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Incorporated Society or Charitable Trust

Community organisations – what considerations apply to deciding whether to set up as a legal entity and how do I decide which entity?

Say for example you want to set up a sports club in your local area – do you need to be a legal entity? This is another way of saying, do you need to incorporate?

There are a few things to think about in deciding what structure to go for – it comes down to your aims and intentions.

Incorporated or unincorporated entity? – There are many benefits to incorporation.  For example,  incorporation provides for succession (the organisation can remain the same while the people move on) and it can also provide a degree of legal protection in that the incorporation is the legal entity and therefore carries the legal liability. 

An incorporated entity is likely to be required if you are applying for funding as it provides an entity to receive the funds.  It allows you to operate a bank account in the name of the organisation, sign contracts on behalf of the organisation etc

There are three options for an incorporated entity:

-          Registered Charitable Trust

-          Incorporated society

-          Not for profit company.


A not for profit company is unlikely to be appropriate for a sports club.  Instead, this is likely be useful for an organisation that is “in trade” / commerce in some way e.g selling goods.

Incorporated society or charitable trust?

The fundamental difference between an incorporated society and an incorporated charitable trust is that a society has democratic processes i.e. the committee (which runs the incorporation) is elected by its members and accountable to its members, whereas trustees can remain in place over time without any need for re-election – unless the trust deed specifically provides for this (and there are such examples[1]). 

Incorporated societies are often used for sports groups.  Eg see this page on the Sports NZ website.

An incorporated society needs to have at least 10 members, all of whom must consent to being members.  It can be run by a much smaller committee but there needs to be AGMs where the committee reports to the members VS. a charitable trust has no members and the trustees run the trust in accordance with the trust deed. In the case of a charitable trust accountability is to the public, through the Attorney-General (and trustees must comply with the Trusts Act 2019).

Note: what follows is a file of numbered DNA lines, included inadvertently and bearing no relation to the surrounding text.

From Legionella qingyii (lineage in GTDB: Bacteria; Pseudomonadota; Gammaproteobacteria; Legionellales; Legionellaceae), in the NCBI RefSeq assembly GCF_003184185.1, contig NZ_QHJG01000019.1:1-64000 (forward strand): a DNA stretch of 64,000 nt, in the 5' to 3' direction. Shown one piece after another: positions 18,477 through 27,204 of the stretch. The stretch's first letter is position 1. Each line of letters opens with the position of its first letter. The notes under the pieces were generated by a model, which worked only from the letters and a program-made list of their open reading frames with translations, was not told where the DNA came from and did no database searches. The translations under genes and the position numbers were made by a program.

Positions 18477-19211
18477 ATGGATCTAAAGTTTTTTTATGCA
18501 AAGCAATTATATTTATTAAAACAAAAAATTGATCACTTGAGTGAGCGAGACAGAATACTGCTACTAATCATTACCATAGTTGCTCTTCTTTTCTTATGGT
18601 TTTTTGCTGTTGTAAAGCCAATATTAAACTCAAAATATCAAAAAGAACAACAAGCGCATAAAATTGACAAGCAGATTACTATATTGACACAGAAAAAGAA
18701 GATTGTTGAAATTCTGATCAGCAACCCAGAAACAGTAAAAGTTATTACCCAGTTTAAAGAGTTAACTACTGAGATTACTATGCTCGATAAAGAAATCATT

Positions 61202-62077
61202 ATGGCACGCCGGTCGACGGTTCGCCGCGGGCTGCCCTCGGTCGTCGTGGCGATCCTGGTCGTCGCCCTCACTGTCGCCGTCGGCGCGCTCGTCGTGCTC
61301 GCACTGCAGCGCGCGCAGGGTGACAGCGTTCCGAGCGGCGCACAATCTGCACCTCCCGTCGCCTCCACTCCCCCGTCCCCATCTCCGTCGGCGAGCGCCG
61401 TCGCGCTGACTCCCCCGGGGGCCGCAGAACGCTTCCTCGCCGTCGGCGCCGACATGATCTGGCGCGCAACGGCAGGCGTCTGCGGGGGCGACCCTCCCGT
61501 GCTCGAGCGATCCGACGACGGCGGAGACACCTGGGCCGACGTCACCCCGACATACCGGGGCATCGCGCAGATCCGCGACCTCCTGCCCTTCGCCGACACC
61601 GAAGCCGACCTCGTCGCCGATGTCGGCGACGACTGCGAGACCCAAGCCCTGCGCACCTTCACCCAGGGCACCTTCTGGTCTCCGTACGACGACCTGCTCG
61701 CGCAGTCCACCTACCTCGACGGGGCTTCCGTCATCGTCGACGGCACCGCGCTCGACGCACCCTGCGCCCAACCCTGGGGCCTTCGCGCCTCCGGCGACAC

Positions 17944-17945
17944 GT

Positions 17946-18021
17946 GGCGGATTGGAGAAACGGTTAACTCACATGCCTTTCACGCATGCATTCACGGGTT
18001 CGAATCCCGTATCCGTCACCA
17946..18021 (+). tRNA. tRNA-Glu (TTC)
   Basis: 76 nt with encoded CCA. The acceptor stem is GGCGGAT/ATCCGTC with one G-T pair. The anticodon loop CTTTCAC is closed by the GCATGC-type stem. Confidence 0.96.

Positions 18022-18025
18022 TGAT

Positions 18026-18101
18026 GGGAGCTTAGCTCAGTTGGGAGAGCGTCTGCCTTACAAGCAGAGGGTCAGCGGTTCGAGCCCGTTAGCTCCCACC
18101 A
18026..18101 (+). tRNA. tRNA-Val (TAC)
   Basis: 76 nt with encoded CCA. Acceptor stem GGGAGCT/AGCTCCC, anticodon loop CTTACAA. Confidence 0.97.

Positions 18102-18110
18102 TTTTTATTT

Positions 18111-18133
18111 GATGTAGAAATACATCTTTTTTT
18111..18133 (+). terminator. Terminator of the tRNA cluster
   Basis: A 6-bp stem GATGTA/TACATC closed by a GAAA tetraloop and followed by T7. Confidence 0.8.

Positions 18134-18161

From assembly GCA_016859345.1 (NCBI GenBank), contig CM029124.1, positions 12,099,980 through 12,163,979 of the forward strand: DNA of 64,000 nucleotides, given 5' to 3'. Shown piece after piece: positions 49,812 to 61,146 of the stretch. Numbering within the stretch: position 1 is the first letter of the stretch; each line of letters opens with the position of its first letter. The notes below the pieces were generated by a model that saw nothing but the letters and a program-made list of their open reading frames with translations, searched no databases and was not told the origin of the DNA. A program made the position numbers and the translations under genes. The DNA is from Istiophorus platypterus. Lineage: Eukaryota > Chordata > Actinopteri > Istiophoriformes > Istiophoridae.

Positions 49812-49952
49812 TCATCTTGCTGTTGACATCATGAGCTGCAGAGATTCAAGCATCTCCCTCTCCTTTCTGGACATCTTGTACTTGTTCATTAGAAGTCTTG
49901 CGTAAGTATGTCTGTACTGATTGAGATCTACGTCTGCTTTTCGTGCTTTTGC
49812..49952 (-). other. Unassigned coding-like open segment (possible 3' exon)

This link on the Charities website has a useful table that compares charitable trusts to incorporated societies:

Tax matters:

Our firm does not provide tax advice.  However, tax matters will also need to be considered as part of your set up: 

It should be pointed out that just because you are a charitable trust under the Charitable Trusts Act, you have no tax advantage as a charity at all – you must be on the charities register for that.

Registering as a Charity

You may wish to consider whether registering as a charity could be beneficial.  Either an incorporated society or a charitable trust can be a registered charity, provided they meet the legal requirements that their purposes qualify as “charitable”.  There are various legal definitions of “charitable” that your organisation must meet in order to be able to register as a charity – a purpose that may appear charitable in normal parlance might not meet the legal test.

This link provide useful information about registering as a charity (see the benefits and obligations page for a quick summary):

Some grant funders will only fund organisations that are registered charities – so this is a reason that some entities chose to register as a charity.

Initial questions to consider: 

-          What are your key goals in wanting to incorporate? 

-          What are your aspirations for the future? E.g. do you anticipate leasing a premises, opening a bank account, applying for community grants

-          If gaining access to grants and funding is an intention, have you looked at various funders and what their requirements are around legal entitles they will / won’t fund.

-          Do you find yourself leaning more towards incorporated society (democratic, needs 10 members) or charitable trust (just needs trustees)



If you would like advice around these matters, please contact us.  A charitable trust or an incorporated society is relatively straight-forward to set up, so long as you follow all the technical requirements. You  will need a founding document i.e. a constitution or a trust deed that fulfils necessary requirements.  There are plenty of templates that we can use as a starting point to keep costs down.  There will also be a registration process to follow through with the relevant government organisation. You may wish to undertake the registration process yourself, or we have experience in this regard as well.

Raewyn Clark

May 2024

[1] Usually, charitable trust deeds provide that new trustees are appointed by the existing trustees. However, it is possible for the trust deed to have an election process by ‘stakeholders’ for trustees.


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